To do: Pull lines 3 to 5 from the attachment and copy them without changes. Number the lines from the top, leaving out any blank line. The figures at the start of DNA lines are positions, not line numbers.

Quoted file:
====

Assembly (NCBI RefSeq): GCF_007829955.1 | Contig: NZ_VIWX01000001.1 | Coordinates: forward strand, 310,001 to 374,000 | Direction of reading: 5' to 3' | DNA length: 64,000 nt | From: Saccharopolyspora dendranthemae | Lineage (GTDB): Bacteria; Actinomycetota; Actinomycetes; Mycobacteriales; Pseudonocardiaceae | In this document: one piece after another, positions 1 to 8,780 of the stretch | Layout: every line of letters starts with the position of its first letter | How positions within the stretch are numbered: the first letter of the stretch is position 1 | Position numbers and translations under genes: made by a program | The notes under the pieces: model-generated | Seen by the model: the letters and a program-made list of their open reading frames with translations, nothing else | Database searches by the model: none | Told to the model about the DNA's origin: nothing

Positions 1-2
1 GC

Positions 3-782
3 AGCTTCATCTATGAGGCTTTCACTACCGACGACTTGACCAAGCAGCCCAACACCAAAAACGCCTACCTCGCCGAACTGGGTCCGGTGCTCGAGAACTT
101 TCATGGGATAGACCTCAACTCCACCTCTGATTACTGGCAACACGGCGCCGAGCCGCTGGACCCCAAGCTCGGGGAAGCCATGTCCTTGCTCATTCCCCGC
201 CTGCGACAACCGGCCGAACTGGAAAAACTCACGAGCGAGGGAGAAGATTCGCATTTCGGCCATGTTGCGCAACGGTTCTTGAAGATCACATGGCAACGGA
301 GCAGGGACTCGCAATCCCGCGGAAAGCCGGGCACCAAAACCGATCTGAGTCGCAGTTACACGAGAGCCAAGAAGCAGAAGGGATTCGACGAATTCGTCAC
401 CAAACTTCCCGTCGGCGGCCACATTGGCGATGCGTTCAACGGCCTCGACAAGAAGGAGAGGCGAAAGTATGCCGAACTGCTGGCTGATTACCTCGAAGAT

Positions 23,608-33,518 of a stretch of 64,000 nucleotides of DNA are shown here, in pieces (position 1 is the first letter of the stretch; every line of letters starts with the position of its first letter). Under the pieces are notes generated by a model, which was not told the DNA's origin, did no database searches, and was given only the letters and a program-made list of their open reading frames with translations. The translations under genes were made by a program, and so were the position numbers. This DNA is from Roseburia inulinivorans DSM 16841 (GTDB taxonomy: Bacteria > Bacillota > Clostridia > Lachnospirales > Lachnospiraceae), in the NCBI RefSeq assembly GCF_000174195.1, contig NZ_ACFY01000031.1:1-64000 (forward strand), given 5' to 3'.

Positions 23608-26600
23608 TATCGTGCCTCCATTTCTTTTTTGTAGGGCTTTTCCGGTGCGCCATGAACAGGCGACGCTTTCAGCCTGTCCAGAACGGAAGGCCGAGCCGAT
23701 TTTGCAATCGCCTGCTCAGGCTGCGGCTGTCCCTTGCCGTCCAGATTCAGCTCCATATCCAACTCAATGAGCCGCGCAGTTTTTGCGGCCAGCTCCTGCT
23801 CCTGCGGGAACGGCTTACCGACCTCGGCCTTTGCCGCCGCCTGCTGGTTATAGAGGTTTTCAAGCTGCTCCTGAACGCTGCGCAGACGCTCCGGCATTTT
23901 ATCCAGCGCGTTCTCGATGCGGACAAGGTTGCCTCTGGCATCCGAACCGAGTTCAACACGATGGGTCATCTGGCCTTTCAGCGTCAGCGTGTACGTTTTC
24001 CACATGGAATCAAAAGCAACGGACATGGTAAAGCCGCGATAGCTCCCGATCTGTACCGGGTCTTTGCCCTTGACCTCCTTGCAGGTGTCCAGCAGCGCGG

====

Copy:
1 GC

Positions 3-782
3 AGCTTCATCTATGAGGCTTTCACTACCGACGACTTGACCAAGCAGCCCAACACCAAAAACGCCTACCTCGCCGAACTGGGTCCGGTGCTCGAGAACTT